Outline of Remarks Delivered at the Celebration of Life Service for
St Bartholomew's Church, NYC, Friday, April 16, 2010
1. Introduce self, Hildegard. From Worcester, MA, the "boondocks".
2. Only known Emery since Freshman year at Amherst; we both pledged Kappa Theta Fraternity in the Spring of 1955. For those of you who are not familiar with Kappa Theta, it was a liberal, local fraternity which had been kicked out of its national, Delta Tau Delta, a few years earlier because the Amherst chapter had the audacity to pledge a black student. Emery's selection of such a fraternity showed his progressive, more sensitive side even back then. Moreover, among our fraternity brothers Emery stood out in that he projected a stature, strength, maturity unusual in college. His election as Kappa Theta Treasurer underscored this point. On a personal note and I probably wouldn't have admitted this as a younger man, he was one of my few Amherst classmates I truly "looked up to" in those days.
3. After Amherst, we kept "in touch" as each of us pursued our separate lives. In the years after law school, for me, there were periodic trips to NYC to visit my wife's sister in StuyvesantTown, and then from the mid-1970s on there were annual visits to NYC for meetings of the local committees from around the country affiliated with the Council on Foreign Relations in NYC. Periodically, during those visits we met Emery for dinner. It was on one of those visits we went to Emery's coop and met Carrie as a little girl.
4. Then, in preparing for a visit in 1988, I learned Emory was no longer living at his coop. Hildegard and I arranged to meet him for dinner and he told us the story. We both immediately empathized with Emery, probably because we both admired him and trusted his judgment so much. From then on, we made it a point to keep in closer contact with Emery, and eventually met Lui.
5. Last 20 years I have witnessed a remarkable growth in Emery: his stature, presence, ability to project himself increased while at the same time he became more loving and caring of people. He was a man of consummate wit, intelligence, sensitivity, and frankness. When he entered a room, others took notice; when he met and talked with people, he made them feel at ease; when faced with difficult legal and life issues, his analytical mind and sensitive approach would find a solution. Emery was more fun, more compassionate, and the relationship between Emery and Lui deepened into one of the most profound relationships of any couple I have ever personally witnessed, whether married as in their case or otherwise.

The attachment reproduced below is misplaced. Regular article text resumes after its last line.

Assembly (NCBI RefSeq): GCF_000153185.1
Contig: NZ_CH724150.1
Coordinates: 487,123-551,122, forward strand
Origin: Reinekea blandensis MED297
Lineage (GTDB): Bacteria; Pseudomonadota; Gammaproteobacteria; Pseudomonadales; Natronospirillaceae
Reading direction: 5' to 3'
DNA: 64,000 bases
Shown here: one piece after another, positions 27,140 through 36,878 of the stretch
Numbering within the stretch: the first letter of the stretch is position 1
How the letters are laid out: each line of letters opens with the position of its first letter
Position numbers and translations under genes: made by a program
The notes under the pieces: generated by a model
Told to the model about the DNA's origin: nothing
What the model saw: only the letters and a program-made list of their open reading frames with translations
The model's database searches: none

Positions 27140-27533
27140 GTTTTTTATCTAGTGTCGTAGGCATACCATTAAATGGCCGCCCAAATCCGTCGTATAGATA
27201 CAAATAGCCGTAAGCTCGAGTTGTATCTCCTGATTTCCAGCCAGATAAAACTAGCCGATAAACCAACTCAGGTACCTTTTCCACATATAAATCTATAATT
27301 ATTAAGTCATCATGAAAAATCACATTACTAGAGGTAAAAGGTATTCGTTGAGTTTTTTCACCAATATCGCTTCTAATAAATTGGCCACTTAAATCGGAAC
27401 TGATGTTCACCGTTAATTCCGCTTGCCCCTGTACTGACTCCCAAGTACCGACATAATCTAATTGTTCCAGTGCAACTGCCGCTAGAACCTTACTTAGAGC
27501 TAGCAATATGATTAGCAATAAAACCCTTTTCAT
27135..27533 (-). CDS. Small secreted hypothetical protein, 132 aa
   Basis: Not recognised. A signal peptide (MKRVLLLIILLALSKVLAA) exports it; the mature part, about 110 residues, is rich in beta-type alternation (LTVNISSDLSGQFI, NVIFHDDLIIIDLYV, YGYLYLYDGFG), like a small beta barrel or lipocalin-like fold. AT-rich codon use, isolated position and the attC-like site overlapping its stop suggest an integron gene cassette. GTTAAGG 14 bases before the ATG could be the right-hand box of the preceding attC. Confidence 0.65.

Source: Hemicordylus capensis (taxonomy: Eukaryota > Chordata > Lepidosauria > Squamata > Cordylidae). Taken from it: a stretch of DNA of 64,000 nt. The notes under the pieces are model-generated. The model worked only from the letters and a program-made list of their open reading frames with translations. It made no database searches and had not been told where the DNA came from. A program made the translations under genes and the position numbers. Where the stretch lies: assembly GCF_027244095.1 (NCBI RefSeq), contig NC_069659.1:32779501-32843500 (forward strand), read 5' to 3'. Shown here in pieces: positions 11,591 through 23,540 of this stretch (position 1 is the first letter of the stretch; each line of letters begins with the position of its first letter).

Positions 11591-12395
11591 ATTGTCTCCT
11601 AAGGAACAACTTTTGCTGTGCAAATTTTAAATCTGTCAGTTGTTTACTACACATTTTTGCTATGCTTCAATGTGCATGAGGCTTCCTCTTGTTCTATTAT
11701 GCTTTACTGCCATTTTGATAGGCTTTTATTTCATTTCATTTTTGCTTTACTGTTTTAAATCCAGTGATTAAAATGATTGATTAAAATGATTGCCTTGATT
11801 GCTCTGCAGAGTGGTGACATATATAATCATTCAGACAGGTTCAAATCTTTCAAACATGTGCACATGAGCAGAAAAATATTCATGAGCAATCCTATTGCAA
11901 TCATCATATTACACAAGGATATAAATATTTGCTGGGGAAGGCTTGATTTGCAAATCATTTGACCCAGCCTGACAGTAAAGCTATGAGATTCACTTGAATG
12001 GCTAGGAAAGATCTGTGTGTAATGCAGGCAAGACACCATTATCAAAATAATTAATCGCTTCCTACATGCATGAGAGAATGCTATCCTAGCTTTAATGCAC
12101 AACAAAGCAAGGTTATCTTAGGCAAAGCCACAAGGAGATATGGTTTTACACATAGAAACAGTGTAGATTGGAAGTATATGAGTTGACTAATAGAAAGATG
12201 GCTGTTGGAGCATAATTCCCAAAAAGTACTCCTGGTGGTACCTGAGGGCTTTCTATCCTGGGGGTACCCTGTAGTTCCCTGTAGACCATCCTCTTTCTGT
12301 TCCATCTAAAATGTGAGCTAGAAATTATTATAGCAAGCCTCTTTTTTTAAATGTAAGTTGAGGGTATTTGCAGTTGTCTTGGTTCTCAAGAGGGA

6. As you all know, Emery, joined by Lui, devoted untold amounts of time and energy in caring for Emory's daughter, Carrie. The love and attention Emery and Lui expended on Carrie, and Lui continues to expend on Carrie today, has been simply beautiful to watch.
7. After Amherst, for many years I kept "in touch" with Emery. In the past 20 years, I can honestly say I have been "touched" by Emery and by Lui and by their remarkable relationship we celebrate here today.
Thank you, but most of all, thank you Emery and thank you Lui.
Emery Walter Harper died on Oct. 26, 2009, in New York City from complications following heart surgery. “Em” came to Amherst from New Jersey, intending to prepare for the Presbyterian ministry and satisfying the language requirement in Greek. An honors graduate in economics, he served as Kappa Theta’s treasurer. Among other activities, he was on the crew team and belonged to the Harlan Fiske Stone Law Society.
He graduated from Yale Law School in 1961. Following his first marriage and a brief stint with the U.S. Air Force, Emery practiced admiralty law in Manhattan. He was a partner of Lord Day & Lord for 23 years before establishing Harper Consultants, Inc.
In addition to founding, chairing and serving on numerous committees in the legal community, Emery was a member of the Pilgrims of the United States, the Huguenot Society, the St. Nicholas Society and the Union Club. A special passion was the board of trustees of the Foundation of the Community Living Corporation for developmentally-challenged adults under whose auspices his daughter Caroline (Carrie) lives.
Emery was a man of unusual wit, intelligence, sensitivity and generosity of spirit. When he entered a room, others noticed. He put people at ease. When faced with difficult legal and life issues, his formidable analytical mind and sensitive approach would find a solution. In 1987, he and the artist Louis (Luigi) Terruso began their partnered relationship that was solemnized as soon as Connecticut opened the way to their civil union and marriage. Together, they were devoted caregivers for Carrie.
Those of us who cherished Emery’s friendship over the decades, rejoiced at the freedom he created to become ever more joyful and even more deeply loving and compassionate. And we mourn with Luigi and Carrie in their crushing loss.
—Bob Armstrong ’58
—Steve Maling ’58